FMS-like tyrosine kinase 3 internal tandem duplication (FLT3-ITD) mutations are found in approximately one quarter of acute myeloid leukemia (AML) cases. Its presence results in constitutive activation of the FLT3 receptor tyrosine kinase and its downstream growth/pro-survival pathways including MAPK/ERK, PI3K/AKT, and JAK/STAT, and confers a poor prognosis. Gilteritinib is a selective inhibitor of FLT3 recently approved by the Food and Drug Administration for treatment of patients with relapsed/refractory AML and a FLT3 mutation. However, gilteritinib exposure induces upregulation of FLT3 - a mechanism of resistance. Previously, we showed that CUDC-907, a dual PI3K/histone deacetylase inhibitor, downregulates FLT3 expression (Li X, et al. Haematologica. 2019; epub ahead of print). We therefore hypothesized that combining CUDC-907 with gilteritinib would abrogate FLT3 upregulation and expression, resulting in synergistic antileukemic activities against FLT3-mutated AML.
FLT3-ITD AML cell lines and primary patient samples were treated with gilteritinib or CUDC-907, alone or in combination at clinically achievable concentrations, and subjected to annexin V/propidium iodide staining and flow cytometry analysis to quantify apoptosis. Protein levels of FLT3, Bcl-2 family proteins, and key components of the MAPK/ERK, PI3K/AKT, and JAK/STAT pathways were examined using western blotting. The impact of the observed alterations upon apoptosis were confirmed via overexpression, knockdown, and targeted inhibitor experiments. Real-time RT-PCR was used to determine FLT3 transcript levels. The FLT3-ITD AML cell line MV4-11 was used to generate a xenograft mouse model to assess in vivo efficacy of the two agents.
CUDC-907 and gilteritinib demonstrated potent synergistic antileukemic effects in FLT3-ITD AML cell lines in vitro and patient samples ex vivo, with combined therapy. CUDC-907 abolished gilteritinib-induced expression of FLT3 in both cell lines and primary patient samples. Gilteritinib treatment reduced p-AKT, p-S6, and p-STAT5 and increased p-ERK, while CUDC-907 reduced p-AKT and p-ERK, and upregulated p-STAT5. The combination of gilteritinib and CUDC-907 decreased not only p-AKT and p-S6, but also p-ERK and p-STAT5. Targeted inhibition of ERK and JAK2/STAT5 signaling by SCH772984 and AZD1480, respectively, confirmed their roles in resistance to gilteritinib and CUDC-907 monotherapies, respectively. Combined gilteritinib and CUDC-907 treatment reduced expression of the anti-apoptotic BCL-2 family member Mcl-1 and increased expression of the pro-apoptotic protein Bim. MCL-1 overexpression and BIM knockdown partially rescued FLT3-ITD AML cells upon drug treatment, confirming their role in the antileukemic activity of combined gilteritinib and CUDC-907.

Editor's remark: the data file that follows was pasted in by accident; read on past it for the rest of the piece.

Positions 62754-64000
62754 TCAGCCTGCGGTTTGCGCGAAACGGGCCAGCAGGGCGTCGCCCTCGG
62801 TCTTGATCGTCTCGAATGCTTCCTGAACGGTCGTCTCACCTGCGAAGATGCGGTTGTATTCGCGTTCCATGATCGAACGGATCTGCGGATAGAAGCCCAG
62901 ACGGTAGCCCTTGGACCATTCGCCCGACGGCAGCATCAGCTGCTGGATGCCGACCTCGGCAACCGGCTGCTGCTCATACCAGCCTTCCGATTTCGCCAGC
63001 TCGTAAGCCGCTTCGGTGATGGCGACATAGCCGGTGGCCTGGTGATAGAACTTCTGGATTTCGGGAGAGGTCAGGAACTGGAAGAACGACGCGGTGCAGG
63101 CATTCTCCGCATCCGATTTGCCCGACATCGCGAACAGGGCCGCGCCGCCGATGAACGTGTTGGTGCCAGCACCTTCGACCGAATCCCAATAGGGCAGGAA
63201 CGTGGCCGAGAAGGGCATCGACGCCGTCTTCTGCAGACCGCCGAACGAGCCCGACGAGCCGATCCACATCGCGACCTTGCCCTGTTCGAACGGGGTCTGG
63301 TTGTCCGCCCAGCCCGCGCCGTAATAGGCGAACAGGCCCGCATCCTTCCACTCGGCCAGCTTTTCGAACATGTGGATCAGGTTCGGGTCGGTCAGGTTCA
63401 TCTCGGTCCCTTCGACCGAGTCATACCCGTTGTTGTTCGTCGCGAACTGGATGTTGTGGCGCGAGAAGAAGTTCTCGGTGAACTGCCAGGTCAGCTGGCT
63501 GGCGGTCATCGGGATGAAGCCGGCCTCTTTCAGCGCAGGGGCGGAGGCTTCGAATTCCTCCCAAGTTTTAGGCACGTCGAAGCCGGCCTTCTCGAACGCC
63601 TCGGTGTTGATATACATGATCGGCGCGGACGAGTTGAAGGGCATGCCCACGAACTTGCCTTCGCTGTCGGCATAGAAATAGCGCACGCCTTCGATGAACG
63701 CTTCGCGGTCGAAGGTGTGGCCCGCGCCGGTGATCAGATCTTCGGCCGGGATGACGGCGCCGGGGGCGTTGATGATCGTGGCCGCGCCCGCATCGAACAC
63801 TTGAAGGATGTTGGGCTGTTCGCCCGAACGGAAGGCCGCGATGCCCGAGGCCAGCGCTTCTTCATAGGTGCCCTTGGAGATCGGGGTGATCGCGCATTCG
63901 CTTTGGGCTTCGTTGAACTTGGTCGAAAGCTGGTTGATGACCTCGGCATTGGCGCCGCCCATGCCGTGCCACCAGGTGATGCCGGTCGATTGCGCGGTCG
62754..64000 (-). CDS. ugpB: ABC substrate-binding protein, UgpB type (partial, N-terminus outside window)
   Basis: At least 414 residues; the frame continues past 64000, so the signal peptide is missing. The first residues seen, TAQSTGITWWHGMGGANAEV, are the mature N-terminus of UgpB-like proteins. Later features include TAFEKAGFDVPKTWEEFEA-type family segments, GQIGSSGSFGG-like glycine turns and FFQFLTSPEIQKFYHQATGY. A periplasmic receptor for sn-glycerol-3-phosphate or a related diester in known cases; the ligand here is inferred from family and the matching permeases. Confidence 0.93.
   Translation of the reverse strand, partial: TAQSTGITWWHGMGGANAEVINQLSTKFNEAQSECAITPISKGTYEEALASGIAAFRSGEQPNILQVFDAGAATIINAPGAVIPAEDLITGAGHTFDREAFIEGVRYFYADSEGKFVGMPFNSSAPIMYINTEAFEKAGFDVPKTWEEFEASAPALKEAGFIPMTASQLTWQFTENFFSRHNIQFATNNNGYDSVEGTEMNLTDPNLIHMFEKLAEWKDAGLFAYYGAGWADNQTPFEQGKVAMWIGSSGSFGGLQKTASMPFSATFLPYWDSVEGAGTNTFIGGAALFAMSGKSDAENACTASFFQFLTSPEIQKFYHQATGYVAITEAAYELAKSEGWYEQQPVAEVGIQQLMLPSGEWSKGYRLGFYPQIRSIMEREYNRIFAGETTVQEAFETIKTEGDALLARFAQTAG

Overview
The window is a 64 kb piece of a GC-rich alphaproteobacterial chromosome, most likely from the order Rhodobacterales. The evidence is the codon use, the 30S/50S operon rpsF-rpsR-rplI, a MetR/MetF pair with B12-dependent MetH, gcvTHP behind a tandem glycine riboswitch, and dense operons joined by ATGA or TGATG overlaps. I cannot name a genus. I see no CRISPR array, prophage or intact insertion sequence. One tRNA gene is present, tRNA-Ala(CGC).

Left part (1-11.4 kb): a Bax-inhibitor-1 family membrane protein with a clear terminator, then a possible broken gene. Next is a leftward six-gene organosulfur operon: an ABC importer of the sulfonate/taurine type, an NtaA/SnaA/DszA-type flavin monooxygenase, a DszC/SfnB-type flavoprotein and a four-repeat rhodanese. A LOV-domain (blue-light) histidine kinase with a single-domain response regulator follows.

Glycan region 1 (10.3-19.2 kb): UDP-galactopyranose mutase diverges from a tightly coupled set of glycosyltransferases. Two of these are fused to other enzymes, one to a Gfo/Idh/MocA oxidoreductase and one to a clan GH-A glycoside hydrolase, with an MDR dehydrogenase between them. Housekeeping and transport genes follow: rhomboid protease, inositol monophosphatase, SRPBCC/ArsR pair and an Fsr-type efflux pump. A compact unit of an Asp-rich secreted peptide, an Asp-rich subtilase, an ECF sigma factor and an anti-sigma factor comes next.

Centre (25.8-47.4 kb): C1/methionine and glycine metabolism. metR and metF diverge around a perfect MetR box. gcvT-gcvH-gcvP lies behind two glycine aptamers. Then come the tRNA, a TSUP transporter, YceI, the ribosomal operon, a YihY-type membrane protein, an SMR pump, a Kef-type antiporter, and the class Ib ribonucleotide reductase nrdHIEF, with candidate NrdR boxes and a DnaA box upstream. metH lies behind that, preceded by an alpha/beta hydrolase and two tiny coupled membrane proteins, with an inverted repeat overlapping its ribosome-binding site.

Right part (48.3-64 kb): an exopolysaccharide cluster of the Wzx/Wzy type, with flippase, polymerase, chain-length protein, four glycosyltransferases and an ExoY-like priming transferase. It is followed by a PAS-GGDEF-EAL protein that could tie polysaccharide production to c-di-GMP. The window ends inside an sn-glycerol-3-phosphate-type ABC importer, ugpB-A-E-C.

To determine in vivo efficacy of the two agents, NSGS mice were injected with MV4-11 cells. Three days later, the mice were randomized into vehicle control (n=5), 40 mg/kg gilteritinib (oral gavage; n=5), 100 mg/kg CUDC-907 (oral gavage; n=5) or combination (40 mg/kg gilteritinib + 100 mg/kg CUDC-907; n=6) groups. CUDC-907 was given daily for 5 days on, 2 days off, for a total of 4 cycles. Gilteritinib was administered daily for 28 days. Both agents were well tolerated; maximal weight loss was 5.5%, 0.9%, and 6.7% in the CUDC-907, gilteritinib, and combination groups, respectively. Median survival of mice in the vehicle control group was 43 days. Median survival in the CUDC-907 monotherapy and gilteritinib monotherapy arm was 40.5 days and 104 days, respectively. One mouse in the combination therapy arm died on day 138, while the remaining 5 mice in the combination therapy arm continue to survive, as of time of writing (day 168), and are asymptomatic (Figure 1).
We confirmed that the combination of CUDC-907 plus gilteritinib synergistically induces apoptosis in both FLT3-ITD AML cell lines and primary patient samples, and that gilteritinib-induced FLT3 expression is abolished by CUDC-907. Cooperative inhibition of the PI3K-AKT, JAK-STAT, and RAS-RAF pathways, as well as upregulation of Bim/downregulation of Mcl-1 all appear to contribute to this observed antileukemic synergy. Our cell line-derived xenograft mouse model provides strong evidence of in vivo efficacy and robust grounds for clinical translation of this therapeutic combination.
No relevant conflicts of interest to declare.
Asterisk with author names denotes non-ASH members.